The Sovereignty of God and Yogurt

In my last blog, I told people not to be mean when discussing theology. This time, I’m going to talk theology (kinda). So it’s possible that my previous entry was just a ploy to make you be nice to me…

I’ve been wrestling with a lot of big concepts lately.

Like the sovereignty of God. Yes.

Basically, I hear a running debate around me in Christianity, which I’ll sum up like this:

If man has a free will (to make choices about his life and/or salvation) that would negate God’s sovereignty. However, if God is in complete control, then man must not have a free will.

I believe in the sovereignty of God. Completely. But, I mean, man obviously makes choices. We’re not robots or drones. Or puppets.

I was thinking aloud to my husband the other night. And I said, “I don’t really understand why this is a debate. Why, if God gives man a free will, would that make Him any less sovereign? If He lets man have choices, how does that make God any less in control?

Like with our kids. If I say to Isaiah, “Do you want peach yogurt or strawberry yogurt for lunch?” does me offering him a choice mean I’m any less the parent? No one would look at me and say, “Wow, that lady’s kids are so out of control. She let them pick what kind of yogurt they want.”

As parents, we give our kids choices all the time. We give them choices when we don’t care what they decide because either option is good for them. Sometimes we offer two choices, one good and one bad, knowing which one they’ll gravitate towards: “Do you want to stop whining or go to bed?” And then there are those learning choices: “If you want the other kids at the park to play with you, then you need to be kind. It’s your decision.”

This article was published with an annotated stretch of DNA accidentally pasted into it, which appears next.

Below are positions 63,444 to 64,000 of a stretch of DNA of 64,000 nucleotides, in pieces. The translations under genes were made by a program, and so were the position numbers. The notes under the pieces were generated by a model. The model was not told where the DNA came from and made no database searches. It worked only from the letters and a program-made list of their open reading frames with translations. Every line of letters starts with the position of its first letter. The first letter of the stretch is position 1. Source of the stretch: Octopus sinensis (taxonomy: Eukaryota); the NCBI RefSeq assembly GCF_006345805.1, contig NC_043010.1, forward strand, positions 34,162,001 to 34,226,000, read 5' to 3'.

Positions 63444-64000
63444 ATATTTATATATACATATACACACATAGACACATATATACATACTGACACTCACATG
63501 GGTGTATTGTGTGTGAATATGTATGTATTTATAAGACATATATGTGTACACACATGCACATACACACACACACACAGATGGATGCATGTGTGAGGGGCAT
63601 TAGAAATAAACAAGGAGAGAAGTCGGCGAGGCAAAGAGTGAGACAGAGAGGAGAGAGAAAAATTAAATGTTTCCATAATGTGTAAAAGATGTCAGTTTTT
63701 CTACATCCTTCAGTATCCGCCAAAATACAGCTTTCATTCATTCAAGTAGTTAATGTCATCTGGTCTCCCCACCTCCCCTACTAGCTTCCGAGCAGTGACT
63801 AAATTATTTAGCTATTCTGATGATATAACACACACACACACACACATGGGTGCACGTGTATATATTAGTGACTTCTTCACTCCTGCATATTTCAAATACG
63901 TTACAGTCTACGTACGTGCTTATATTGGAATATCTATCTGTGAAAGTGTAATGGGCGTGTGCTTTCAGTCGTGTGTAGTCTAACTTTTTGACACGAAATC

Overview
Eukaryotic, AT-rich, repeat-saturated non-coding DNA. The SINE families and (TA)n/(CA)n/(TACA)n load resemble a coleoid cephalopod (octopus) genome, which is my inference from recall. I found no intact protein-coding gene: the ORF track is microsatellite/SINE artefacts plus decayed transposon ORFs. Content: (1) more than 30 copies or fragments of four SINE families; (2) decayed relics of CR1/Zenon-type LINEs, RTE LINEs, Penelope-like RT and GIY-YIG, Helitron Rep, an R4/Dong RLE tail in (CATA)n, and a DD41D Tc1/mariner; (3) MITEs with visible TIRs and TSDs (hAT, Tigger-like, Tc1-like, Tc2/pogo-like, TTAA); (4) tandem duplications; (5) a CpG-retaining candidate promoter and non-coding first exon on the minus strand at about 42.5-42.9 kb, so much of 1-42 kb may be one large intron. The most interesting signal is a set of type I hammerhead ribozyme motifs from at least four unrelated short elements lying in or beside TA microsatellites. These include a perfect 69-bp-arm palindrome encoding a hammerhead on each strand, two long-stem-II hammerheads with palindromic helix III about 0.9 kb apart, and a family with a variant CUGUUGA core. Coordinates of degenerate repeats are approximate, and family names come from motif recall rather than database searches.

Honestly, when parents don’t give their kids choices, it’s a bit disconcerting. Something would feel a bit off if we saw a mom sitting in the playroom with her kid, deciding which toy he would play with next. Most of us, would say, “Back off, Lady! Give your kid some space.”

And when we give our kids controlled choices, it doesn’t negate our authority in their lives. It doesn’t mean the kids are running the show. Often, by giving our kids choices, we are actually shaping their lives more than if we told them every move to make.

So do we think we’re better parents than God the Father?  That’s pretty much what Jesus was asking here:

“If you then, who are evil, know how to give good gifts to your children, how much more will your Father who is in heaven give good things to those who ask him!” Matthew 7:11

I think it’s kind of funny that we think our choices could thwart the plans of the God of the Angel Armies. Friends, we are not that big. We’re not that powerful.

He’s a good Father. He knows when to sovereignly give us a choice.

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